Saturday, April 09, 2005

waiting for the other shoe to drop

Well, it's been a beautiful day here in the neighborhood.

I started off with a walk down to the local coffee shop for some joe and a croissant, then ambled down to the pet store for supplies and a long conversation with the owner about Dorothy Parker, the Algonquin Roundtable, and the (mis)representation of Prohibition-era women writers. After that, what else could I do but duck into the used bookshop next door for a browse? Next door on the other side is the guitar store, owned and run by the kind of guy who would look more at home on a Grateful Dead album cover than behind the counter of his own business; I popped in for a few repairs to my guitar and ended up getting drawn into a discussion of Russian balalaika music.

Back home again for a bite to eat, I joined my housemates (my place is the only private apartment in a larger co-op style house) for a luxurious sprawl in the sunny front yard, idly flipping through seed catalogs and planning my fantasy garden. The household dog was out, too - soaking up the sun like the world's goofiest, friendliest solar cell. Across the street, a teenaged boy was playing with his own dog, and a little girl who couldn't have been more than four walked proudly up and down the sidewalk, tugging gently on the leash of an amiable old basset hound.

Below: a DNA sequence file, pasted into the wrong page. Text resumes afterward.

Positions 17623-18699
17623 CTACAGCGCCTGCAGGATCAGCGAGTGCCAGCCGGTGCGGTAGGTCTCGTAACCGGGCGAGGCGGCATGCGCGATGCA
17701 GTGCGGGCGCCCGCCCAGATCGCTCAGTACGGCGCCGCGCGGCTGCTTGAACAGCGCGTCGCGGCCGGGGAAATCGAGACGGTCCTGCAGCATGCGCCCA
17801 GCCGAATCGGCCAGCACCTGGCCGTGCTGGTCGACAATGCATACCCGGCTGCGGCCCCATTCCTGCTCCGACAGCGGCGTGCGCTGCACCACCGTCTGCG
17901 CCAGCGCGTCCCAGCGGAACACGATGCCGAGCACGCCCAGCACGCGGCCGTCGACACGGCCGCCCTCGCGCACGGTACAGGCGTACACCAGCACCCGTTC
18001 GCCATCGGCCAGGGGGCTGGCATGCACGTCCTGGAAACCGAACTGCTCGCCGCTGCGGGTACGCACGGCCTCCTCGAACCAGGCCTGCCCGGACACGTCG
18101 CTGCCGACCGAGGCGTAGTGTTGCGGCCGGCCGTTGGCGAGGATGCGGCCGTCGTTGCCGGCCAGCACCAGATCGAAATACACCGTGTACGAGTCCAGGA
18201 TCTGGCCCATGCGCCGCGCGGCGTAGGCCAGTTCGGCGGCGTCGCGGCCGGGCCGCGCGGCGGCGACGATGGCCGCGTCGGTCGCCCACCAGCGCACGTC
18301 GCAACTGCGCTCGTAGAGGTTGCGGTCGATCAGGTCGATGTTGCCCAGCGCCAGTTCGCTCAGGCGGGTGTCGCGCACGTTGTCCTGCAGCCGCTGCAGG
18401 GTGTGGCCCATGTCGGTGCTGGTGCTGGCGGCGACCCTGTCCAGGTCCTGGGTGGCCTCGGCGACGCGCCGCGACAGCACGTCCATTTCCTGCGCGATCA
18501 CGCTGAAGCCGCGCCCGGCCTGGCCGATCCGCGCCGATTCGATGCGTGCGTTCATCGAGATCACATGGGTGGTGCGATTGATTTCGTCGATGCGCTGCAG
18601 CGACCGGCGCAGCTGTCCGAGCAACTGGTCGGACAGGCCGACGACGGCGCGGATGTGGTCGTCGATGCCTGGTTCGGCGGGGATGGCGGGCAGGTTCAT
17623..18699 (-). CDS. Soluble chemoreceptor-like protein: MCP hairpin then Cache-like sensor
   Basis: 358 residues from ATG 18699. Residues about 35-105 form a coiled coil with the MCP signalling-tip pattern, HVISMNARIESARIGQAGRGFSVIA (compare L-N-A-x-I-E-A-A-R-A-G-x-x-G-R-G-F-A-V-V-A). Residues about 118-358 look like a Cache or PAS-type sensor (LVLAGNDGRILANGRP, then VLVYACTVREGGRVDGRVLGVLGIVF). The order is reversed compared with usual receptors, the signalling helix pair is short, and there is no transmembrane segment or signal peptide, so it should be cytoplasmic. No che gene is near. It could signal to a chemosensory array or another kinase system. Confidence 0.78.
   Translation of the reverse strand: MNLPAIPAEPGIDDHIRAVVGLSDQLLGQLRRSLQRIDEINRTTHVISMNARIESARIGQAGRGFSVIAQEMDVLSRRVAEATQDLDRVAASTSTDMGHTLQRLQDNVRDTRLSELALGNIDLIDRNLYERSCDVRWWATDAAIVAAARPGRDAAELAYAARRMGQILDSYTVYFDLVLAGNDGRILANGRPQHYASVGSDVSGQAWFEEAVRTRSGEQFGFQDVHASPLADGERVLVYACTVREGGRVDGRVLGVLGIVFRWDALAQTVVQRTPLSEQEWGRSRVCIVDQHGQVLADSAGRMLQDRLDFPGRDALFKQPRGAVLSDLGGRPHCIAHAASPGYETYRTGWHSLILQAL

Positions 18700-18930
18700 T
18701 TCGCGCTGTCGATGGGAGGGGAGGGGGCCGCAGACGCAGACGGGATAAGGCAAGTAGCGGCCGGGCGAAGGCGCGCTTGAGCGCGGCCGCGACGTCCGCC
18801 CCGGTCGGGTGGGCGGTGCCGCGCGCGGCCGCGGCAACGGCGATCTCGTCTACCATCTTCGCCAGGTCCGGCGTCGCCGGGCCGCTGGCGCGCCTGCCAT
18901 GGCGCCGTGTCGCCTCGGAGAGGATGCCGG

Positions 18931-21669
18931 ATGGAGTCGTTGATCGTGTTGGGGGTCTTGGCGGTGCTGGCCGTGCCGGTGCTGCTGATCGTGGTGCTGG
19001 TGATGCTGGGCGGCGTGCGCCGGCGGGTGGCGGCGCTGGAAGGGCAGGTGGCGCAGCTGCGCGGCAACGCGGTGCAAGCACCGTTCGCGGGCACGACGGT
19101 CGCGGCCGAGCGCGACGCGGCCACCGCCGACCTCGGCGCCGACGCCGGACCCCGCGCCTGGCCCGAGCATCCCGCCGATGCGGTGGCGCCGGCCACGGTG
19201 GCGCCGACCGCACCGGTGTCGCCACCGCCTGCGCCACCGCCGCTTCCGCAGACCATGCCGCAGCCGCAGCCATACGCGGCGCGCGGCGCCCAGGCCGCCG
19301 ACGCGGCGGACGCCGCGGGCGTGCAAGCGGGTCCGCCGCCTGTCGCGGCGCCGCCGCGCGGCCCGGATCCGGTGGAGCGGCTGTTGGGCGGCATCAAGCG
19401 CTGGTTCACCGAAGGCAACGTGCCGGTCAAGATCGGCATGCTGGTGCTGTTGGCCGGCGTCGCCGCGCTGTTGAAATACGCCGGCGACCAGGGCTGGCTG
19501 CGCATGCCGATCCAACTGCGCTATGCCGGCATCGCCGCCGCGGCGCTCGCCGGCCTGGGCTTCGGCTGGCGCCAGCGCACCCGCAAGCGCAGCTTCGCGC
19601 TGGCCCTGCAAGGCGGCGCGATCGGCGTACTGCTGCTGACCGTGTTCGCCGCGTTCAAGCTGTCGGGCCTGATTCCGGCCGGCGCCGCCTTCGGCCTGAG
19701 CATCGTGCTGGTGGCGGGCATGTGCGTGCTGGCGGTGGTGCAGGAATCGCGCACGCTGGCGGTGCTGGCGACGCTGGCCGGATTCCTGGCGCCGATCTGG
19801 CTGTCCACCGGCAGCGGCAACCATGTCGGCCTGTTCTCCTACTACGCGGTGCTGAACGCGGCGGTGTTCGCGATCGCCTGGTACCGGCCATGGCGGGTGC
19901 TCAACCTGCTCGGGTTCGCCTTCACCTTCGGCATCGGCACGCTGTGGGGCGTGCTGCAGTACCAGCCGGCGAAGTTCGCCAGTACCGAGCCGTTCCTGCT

All in all, it's been a pretty idyllic day, here in lovely Roslindale. It's closer to my childhood memories of sunny green Memphis, feeling safe and welcome in my old neighborhood (and the world at large), than anything I've experienced in my adult life.

It makes me want to preserve the day in words, in photographs, like pressed flowers - warmth and neighborliness nestled between the leaves of a heavy dictionary for the generations to come. I'm worried it won't last, and that I'll forget this feeling when night comes and I'm feeling small and lonely again.

It's hard to feel too worried, though, when - even as I write this post - the piercing notes of children laughing, the earthy smell of fresh peat from the neighbors' early flower beds, and the golden brilliance of the late afternoon sun are all drifting in my open window, enveloping me in the knowledge that this is my new home, and it's pretty darn great.

2 Comments:

Blogger P W Ruiz said...

hey your write beautifully, keep it up! really took me there....

10:00 PM  
Blogger Anita Byr said...

Thanks!
And you draw beautifully...

10:18 PM  

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